New data has shown that less than a third of drivers support self-driving cars on UK roads despite changes to government legislation.
Only 29 per cent of respondents surveyed said they agree with these changes, which will allow self-driving cars on roads as early as 2021.
What Car? editor Steve Huntingford says the data shows UK drivers need ‘education and convincing’ as many don’t understand the technology.
The government has also predicted that by 2035, 40 per cent of cars sold in the UK would have some form of self-driving technology.
However, this research from What Car? of 2,659 in-market car buyers revealed only 37 per cent of respondents believe it will be safe by then.
The research also found that many consumers don’t understand this technology. In fact, only 35 per cent of respondents said they know the difference between Level 1 through to Level 6 autonomous vehicles.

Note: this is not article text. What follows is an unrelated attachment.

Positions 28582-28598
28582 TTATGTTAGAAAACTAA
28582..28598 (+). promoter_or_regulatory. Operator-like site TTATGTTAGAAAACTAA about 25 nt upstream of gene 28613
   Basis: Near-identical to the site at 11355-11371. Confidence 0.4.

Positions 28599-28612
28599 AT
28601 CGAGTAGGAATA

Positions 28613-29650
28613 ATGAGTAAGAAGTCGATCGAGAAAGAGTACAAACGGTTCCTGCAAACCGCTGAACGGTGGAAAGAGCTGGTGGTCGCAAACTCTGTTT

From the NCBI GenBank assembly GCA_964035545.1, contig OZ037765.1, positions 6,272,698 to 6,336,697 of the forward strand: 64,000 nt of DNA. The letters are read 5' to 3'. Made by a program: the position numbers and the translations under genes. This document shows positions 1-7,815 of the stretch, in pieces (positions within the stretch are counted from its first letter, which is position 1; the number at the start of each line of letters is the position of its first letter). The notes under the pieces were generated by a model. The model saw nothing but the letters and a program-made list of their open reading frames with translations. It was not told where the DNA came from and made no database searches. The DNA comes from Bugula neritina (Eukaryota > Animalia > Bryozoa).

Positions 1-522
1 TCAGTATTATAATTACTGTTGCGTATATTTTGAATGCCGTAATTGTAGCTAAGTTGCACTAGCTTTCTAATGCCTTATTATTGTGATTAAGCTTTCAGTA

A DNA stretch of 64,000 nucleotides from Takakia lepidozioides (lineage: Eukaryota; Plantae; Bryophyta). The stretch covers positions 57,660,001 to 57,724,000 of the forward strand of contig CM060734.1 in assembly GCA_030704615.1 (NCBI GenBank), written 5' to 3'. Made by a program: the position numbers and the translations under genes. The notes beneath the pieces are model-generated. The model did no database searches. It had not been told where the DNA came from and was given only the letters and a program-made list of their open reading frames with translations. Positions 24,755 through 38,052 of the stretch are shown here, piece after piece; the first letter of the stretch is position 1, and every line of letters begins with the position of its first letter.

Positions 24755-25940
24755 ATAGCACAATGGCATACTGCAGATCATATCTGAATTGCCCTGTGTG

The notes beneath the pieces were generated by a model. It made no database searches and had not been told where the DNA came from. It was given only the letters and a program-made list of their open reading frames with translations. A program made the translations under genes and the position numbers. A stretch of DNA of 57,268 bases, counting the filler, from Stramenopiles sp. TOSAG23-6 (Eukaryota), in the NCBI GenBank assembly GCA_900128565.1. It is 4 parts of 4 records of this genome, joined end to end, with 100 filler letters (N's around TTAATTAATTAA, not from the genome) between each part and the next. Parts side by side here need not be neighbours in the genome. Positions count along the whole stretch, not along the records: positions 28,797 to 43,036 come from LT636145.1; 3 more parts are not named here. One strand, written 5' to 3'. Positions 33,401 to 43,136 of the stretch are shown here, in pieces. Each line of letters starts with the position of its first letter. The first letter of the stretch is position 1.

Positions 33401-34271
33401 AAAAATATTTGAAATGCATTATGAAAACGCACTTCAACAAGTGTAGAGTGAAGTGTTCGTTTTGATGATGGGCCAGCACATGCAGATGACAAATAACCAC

Huntingford said: ‘While the government is clearly intent on ensuring the UK stays at the forefront of driverless car development, current drivers still need both education and convincing around the technology.
‘Consumer understanding of the various levels of autonomy is low at the moment, and it will be important for both manufacturers and the government to ensure drivers understand the limitations of the current and future systems in their cars before handing over control for however short a period.’
Earlier this year, the government released its own findings claiming that self-driving cars will become a £41.7bn industry by 2035 and could create 40,000 British jobs.